But: I did exercise yesterday, and I’ve stuck to my 10k steps per day goal, so all is not lost.

The plan for this year is:

  • Shamrock Half Marathon, 15-Mar-2015 – eight weeks from now I need to run thirteen miles. The Shamrock half marathon is tough, because – like the 15K route – it has a long and steep hill in the second half of the race. Fortunately, it’s Terwilliger, and I like Terwilliger: I run it all the time, so I know its curves and the timing of its slopes very well indeed.
    Still – time to ramp up for this.
  • weight – I am still carrying something north of twenty pounds more lard than I would like to be. Curiously enough, it is now nine years since I started Weightwatchers as a necessary reaction to my being the heaviest I have ever been. I am still well down from that peak weight, but losing even another ten pounds will help my running and my joints.
  • speed – I used to have two main fitness goals: to maintain a level of fitness where I would be able to cycle fifty miles without planning it; and to run eight minute miles as a matter of course. Neither of those goals is in sight at the moment, but running nine minute miles as my baseline is in reach.
  • Hood to Coast, 28-Aug-2015 – still more than seven months away. I will start training for this once I’ve recovered from the Shamrock.

This the last of my series of planning posts. My writing goal is simple enough that a structured plan does not seem necessary.

[*] when I was a kid, I would basically have a cold for the entire winter. I don’t get that any more, but colds really knock me flat.

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Shaping in 2015

My 2013 NaNovel Shapes of Chance is my Other Book at the moment – it’s not as high priority as Song because I don’t think it’s as close to being publishable, but it is interesting and worth pursuing. Basically, it’s what I am going to work on when Song is resting.

With that, here is my 2015 plan for Shapes.

  1. complete detailed outline – made a good start on this, but need to finish the other 84% of it.
  2. play with some ideas – try out the things that I want to try out on the outline. I’ll write more about those ideas at the time, perhaps.
  3. complete outline – the end especially is incomplete, with the rush to finish in November hacking out large chunks of story that are actually needed, but there’s a few spots where the story is a bit off.
  4. second draft – make existing material match outline; add new material

I’m expecting to get to the point where I am ready to write the second draft rather than to have completed it, but we’ll see how things go there.

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Song Stress

This plan looks an awful lot like last year’s plan… I’m looking forward to reading the second draft that is maturing in its drawer right now.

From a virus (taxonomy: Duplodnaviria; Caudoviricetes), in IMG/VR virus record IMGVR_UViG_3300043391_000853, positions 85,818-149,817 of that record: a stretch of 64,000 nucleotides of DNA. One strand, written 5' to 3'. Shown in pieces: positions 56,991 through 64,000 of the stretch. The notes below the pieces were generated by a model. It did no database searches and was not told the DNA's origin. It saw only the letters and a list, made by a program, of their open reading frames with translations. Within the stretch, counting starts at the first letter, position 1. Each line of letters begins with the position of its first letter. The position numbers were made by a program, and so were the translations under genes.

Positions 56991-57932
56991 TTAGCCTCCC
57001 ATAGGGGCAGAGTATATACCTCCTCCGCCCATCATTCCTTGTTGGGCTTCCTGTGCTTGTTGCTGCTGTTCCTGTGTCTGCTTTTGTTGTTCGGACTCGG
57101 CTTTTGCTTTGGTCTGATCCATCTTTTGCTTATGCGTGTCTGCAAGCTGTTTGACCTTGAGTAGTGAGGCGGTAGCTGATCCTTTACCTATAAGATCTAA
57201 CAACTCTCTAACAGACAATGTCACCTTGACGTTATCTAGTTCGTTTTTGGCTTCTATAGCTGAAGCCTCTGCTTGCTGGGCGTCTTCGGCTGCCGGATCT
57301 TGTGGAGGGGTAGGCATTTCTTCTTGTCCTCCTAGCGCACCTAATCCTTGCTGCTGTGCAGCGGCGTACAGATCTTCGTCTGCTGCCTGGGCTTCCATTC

1. Read second draft – read for readability and typoes.
  2. Apply corrections from draft read.
  3. Give it to my wife to read – if she is interested, anyway, since this is a rewrite of an existing story which she read only three years ago.
  4. Revise that second draft – figure out breakages in the plot, improve characterisation. This may involve making a detailed outline as I am for Shapes at the moment, but we’ll see how broken the current structure is.
  5. Polish the draft to improve word choice and so on.
  6. Make submission materials – synopsis, pitch, hook, and all of that.

Just keeping on keeping on, here.

I will be clear to read the manuscript this weekend, on 10th or 11th January.

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Song Burred

the pretty one of the Portland freeway bridges

the pretty one of the Portland freeway bridges

I’ve just finished reading the first act of A Turquoise Song, second draft, which I was writing earlier in the year but abandoned when other things crowded it out.

When I was writing it, it felt awful – sluggish and uninteresting – but it doesn’t seem to actually like that at all: the pacing is pretty reasonable, and the showing rather than telling seems to be pretty well-balanced. Parts of it are even good, to my eyes.

Let that be a lesson in not making judgements from too close to the text.

The next thing, then, is to formulate a plan for finishing it.

There were two reasons to read this first act: to remind myself of what I had, and to figure out if what I had was worth continuing with. Since what I have actually seems to be OK, I think I will continue with the Song plan I had before – it’s got me this far!

This list takes out the completed items from the original plan, and rephrases some of the others as appropriate. It also adds a step for polishing.

  1. To complete the outline.
  2. To complete the second draft in line with the outline.